Showtime programming president Gary Levine told THR.
The new L Word will definitely deal with the new fluidity of sexuality; the gender differences in question. That’s not coming from me but everyone who comes in has a complete new canvas that absolutely speaks to the state of the world today and the younger generation. I have no doubt it will be incredibly relevant.”
Other actors from the original series like Erin Daniels (Dana), Laurel Holloman (Tina), Mia Kirshner (Jenny), Sarah Shahi (Carmen) and Pam Grier (Kit) may also appear in the new series.
We’re going to redefine The L Word with a new cast of characters but several of the originals will definitely be integral parts of it. It’s a generational thing and we’ll have both generations represented.”
As for the creative, Chaiken hinted that the revival may, like ABC’s upcoming Roseanne and NBC’s Will and Grace, ignore the final season that centred around a search for who killed Jenny.
“We might forget that last year ever happened.”
She also says she would also ignore the death of fan favorite Dana if she could, though she insists, “I don’t think we can.”
We’ve all learned a lot since then. We’ve been enlightened and the new version of the show will reflect how much more enlightened we are.”
Even though there’s been chatter about Showtime’s other series focused on the lives of LGBT characters, Queer As Folk, getting a revival, Levine says that there are currently no plans to bring back the show.
I feel like it really has been a giant gap in terms of lesbian series since The L Word went off the air. I don’t think there’s been quite as big a gap in terms of gay male characters and series in television. The L Word was a seminal series and there’s been nothing like it so maybe it’s time to try it anew. That’s why we’re pursuing it.”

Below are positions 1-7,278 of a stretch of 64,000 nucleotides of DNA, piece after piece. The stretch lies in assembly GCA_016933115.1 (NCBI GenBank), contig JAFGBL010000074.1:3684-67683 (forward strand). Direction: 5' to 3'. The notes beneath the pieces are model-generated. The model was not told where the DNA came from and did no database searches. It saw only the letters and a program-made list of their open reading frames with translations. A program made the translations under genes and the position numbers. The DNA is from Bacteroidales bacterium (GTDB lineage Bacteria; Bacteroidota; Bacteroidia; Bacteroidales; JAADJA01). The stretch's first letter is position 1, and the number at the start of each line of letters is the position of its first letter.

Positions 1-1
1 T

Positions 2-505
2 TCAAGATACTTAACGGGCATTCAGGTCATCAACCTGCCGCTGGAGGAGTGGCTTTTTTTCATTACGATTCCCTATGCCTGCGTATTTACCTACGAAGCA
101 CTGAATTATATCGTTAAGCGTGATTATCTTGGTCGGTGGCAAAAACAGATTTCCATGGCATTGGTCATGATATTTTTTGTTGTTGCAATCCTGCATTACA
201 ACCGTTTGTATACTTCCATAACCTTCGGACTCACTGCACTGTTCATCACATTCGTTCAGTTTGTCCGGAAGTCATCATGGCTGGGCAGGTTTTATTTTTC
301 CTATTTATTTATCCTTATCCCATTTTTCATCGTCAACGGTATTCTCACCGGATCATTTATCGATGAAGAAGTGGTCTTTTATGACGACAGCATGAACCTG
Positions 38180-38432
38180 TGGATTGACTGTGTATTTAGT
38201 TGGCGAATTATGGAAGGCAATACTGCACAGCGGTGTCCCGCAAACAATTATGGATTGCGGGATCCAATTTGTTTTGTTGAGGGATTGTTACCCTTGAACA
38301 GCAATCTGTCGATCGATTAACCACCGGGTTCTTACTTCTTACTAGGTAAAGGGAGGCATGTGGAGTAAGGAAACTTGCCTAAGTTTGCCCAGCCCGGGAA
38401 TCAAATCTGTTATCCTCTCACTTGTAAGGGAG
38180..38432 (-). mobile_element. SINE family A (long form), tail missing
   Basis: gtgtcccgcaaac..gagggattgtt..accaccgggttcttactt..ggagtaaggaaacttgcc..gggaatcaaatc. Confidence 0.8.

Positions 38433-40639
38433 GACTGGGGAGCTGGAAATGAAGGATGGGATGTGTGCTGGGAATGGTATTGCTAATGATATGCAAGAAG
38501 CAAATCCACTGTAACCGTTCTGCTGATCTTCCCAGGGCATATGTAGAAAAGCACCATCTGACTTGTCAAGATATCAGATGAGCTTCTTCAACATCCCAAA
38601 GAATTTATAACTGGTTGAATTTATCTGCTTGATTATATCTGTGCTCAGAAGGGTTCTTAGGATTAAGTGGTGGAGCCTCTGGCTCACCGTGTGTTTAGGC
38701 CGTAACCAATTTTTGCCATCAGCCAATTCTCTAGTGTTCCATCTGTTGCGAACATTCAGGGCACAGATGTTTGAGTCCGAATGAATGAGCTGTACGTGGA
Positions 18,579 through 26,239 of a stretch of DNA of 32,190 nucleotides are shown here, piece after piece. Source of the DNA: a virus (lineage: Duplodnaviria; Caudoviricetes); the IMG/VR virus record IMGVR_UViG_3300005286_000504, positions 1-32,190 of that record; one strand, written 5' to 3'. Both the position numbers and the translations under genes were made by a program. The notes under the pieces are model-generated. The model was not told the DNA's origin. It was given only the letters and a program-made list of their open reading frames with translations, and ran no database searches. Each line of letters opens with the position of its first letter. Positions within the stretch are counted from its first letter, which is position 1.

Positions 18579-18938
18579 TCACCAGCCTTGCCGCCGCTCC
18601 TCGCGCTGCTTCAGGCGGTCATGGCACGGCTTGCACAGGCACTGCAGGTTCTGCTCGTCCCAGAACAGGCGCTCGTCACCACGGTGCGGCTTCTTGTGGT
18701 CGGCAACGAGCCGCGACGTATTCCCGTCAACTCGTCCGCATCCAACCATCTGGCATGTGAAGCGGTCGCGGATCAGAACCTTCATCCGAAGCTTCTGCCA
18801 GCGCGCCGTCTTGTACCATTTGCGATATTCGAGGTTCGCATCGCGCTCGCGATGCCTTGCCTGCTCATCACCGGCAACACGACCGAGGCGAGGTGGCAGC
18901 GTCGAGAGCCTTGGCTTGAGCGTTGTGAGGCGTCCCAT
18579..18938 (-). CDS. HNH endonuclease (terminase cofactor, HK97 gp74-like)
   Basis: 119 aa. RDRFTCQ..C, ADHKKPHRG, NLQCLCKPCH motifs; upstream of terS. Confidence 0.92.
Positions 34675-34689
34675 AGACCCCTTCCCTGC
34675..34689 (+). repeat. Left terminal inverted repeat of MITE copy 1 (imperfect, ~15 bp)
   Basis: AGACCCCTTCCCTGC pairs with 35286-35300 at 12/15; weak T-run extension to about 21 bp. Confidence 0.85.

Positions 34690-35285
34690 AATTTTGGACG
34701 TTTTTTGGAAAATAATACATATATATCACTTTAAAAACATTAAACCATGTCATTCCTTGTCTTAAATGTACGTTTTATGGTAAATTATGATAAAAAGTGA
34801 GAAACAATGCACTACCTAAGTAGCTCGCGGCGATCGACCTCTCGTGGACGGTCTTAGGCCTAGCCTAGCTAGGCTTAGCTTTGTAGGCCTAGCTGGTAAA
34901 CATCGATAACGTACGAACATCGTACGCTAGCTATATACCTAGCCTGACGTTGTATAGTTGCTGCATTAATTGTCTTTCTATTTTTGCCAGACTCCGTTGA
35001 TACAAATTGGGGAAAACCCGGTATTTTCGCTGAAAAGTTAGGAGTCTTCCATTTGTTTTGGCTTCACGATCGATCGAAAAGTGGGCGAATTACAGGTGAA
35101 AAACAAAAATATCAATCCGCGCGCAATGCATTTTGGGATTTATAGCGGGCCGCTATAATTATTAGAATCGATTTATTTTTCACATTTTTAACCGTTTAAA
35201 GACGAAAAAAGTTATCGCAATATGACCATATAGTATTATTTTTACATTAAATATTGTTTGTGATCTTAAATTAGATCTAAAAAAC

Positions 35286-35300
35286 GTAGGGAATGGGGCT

Mia Kirshner: I had no idea until the table read. I had such complicated feelings about Jenny. I was really surprised, I just started to cry. I was really, deeply upset, because she had become a part of me, even though she drove me crazy, that character, and she was so wrong most of the time and so rude.
Jennifer Beals: So entertaining, though! I loooove Jenny.
Kirshner: But I was very, very upset because I had seven years of that character with these people who had become like my family.
Moennig: I just want to pretend that [season] 6 didn’t happen, and just cap it at five. The show wasn’t about that, so let’s cap that and end it at five, because the show wasn’t about a death. That wasn’t what this whole show was about.
Ilene Chaiken: I’m not sure that it was the best choice. I loved the stories we told, but to do a murder mystery maybe was off-topic for us. But it was a metaphor. Jenny brought us into this world. Jenny is going to take us out of this world. It never so much mattered to me, and I realized it matters to the fans. When you tell a story, you owe it to the fans, but to me, it was just a way to talk about this journey that we’ve all been on together and where we are now.
The L Word is one of those shows that most of my generation ended up finding late at night, in their room, by surprise. After all, when the show came out, Netflix wasn’t right on your computer or tablet yet – we had to make do with what we had.